• If you don’t own a car or it won’t make the trip, arrange travel plans with family or friends or determine public transportation options and verify operation with the public transportation department.

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  • Evacuation Route SignIf you suspect evacuation orders are coming, it’s best to leave as soon as possible and well in advance of the bad weather. The sooner you leave, the easier and faster you will get to your destination. You'll also have fewer problems finding and purchasing more fuel.
  • Ignoring evacuation orders increases the possibility of injury or even death. After the storm arrives, Requests for emergency services will overwhelm first responders. They may not be able to reach you in an emergency or may take a long time for them to respond. Services such as 911 may not work if you lose telephone or cell phone service. Failure to evacuate puts you and your family at risk.
  • Take your pets with you. You should already have a plan to care for them including where you shelter that allows pets or have another place to shelter them. It is a part of responsible pet ownership.
  • Take your Disaster Supply Kit and each person’s Individual Emergency Kit.
  • Do you have a small, inverter generator for emergency power? Take it with you if it fits in the car with everything else. You may need it when you return.
  • Pay attention to information provided on your FEMA App about local shelters, evacuation routes, and disaster updates. Use a battery-powered radio to stay informed and follow evacuation instructions. Your Portable NOAA Radio can also give you updates.
  • Let your single point of contact know your destination and ask them to inform everyone on the list. Remember to inform them again when you arrive at your destination.

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  • Secure your home. Close and lock all doors and windows. Unplug electrical equipment and appliances except for freezers and refrigerator unless it a flood is likely. Follow any instruction to shut off your electric service and gas service. Use the main house disconnect and the shut-off valve on the gas meter.
  • Leave a note inside that explains when you left and destination.
  • Wear sturdy clothing. Longs pants, long-sleeved shirts, a hat, cotton socks, and hiking shoes or boots. Include warm weather clothing in fall or winter months. Leave the flip flops, high heels, and sandals behind. Choose comfortable, practical clothing that offers protection from the elements and hazards.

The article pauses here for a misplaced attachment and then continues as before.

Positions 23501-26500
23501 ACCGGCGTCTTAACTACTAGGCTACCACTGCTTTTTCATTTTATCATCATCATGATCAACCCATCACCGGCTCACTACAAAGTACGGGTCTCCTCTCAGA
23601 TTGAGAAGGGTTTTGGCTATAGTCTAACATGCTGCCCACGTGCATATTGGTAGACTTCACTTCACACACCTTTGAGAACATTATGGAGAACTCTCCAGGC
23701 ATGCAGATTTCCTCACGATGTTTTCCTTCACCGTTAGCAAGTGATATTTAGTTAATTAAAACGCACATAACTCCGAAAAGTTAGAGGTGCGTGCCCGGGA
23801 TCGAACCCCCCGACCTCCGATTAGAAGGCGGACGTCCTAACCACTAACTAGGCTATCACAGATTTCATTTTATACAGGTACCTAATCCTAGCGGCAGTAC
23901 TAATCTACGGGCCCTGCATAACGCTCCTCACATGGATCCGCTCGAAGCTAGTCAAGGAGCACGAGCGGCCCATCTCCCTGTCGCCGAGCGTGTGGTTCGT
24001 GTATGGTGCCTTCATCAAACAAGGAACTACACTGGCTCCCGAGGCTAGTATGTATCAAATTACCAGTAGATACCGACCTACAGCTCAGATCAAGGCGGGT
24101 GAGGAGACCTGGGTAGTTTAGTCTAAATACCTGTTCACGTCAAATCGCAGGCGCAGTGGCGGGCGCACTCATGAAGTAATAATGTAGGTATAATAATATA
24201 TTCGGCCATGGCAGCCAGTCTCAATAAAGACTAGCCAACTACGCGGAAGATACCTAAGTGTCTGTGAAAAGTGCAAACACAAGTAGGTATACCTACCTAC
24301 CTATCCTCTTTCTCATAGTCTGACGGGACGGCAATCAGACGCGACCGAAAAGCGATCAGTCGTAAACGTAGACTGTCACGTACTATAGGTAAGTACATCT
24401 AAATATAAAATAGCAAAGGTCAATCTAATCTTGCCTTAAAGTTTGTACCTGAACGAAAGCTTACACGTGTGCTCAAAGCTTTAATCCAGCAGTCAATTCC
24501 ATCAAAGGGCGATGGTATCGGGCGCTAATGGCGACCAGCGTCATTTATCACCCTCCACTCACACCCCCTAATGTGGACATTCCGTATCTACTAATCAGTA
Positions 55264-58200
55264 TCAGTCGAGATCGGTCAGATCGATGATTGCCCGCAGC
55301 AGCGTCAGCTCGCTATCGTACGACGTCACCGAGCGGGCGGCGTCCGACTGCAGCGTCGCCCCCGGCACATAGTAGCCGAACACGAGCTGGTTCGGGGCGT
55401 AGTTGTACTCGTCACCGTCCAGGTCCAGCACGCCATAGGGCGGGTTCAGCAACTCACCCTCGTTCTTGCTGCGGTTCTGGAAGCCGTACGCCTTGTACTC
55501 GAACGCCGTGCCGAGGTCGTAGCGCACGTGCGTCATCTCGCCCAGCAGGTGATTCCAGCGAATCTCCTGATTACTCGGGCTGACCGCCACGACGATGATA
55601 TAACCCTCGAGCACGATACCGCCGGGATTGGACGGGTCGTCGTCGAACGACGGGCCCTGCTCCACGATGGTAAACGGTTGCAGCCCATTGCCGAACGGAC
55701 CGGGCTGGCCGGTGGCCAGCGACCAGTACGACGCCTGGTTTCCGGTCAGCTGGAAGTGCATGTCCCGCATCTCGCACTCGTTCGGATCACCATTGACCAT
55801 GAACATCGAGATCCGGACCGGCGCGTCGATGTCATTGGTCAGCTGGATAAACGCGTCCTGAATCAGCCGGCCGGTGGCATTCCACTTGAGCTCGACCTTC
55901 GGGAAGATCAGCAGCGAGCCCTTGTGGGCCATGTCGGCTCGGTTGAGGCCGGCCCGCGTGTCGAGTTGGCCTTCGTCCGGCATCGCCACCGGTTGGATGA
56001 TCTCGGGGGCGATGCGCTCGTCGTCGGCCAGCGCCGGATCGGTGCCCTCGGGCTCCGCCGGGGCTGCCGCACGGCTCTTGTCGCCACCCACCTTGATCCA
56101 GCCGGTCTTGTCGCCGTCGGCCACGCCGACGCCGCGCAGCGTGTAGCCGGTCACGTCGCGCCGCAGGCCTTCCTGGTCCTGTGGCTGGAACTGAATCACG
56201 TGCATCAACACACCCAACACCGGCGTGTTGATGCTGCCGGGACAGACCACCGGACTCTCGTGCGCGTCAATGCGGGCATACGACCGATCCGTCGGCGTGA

• Follow evacuation routes. Other roads may be blocked, over crowded, or impassable. Stay alert for road hazards. If you encounter flood waters, do not drive into flood water even if you see other cars doing so. Never enter moving water in a vehicle.

Prepare Now for The Atlantic Hurricane Season

After Evacuation

Debris and vehicles piled up by hurricane KatrinaDon’t try to return until it is safe and local crews have cleared your area.

  • Expect significant damage and disruption to everyday services. Remember that storm debris and flood waters might contain hazards and the risk of disease. Never enter flood water except to escape a life-threatening situation.
  • Before returning home, tell your single point of contact where you are going and when you hope to arrive.
  • Keep phones and tablets charged. Consider extra batteries for power outages.
  • Fill the gas tank. Check your fuel app for open gas stations.
  • Pack water and food for the trip. Remember that food at your home may be spoiled and unusable. Bring at least a three-day supply of non-perishable food and water.

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Implement Your Atlantic Hurricane Season Emergency Plan Now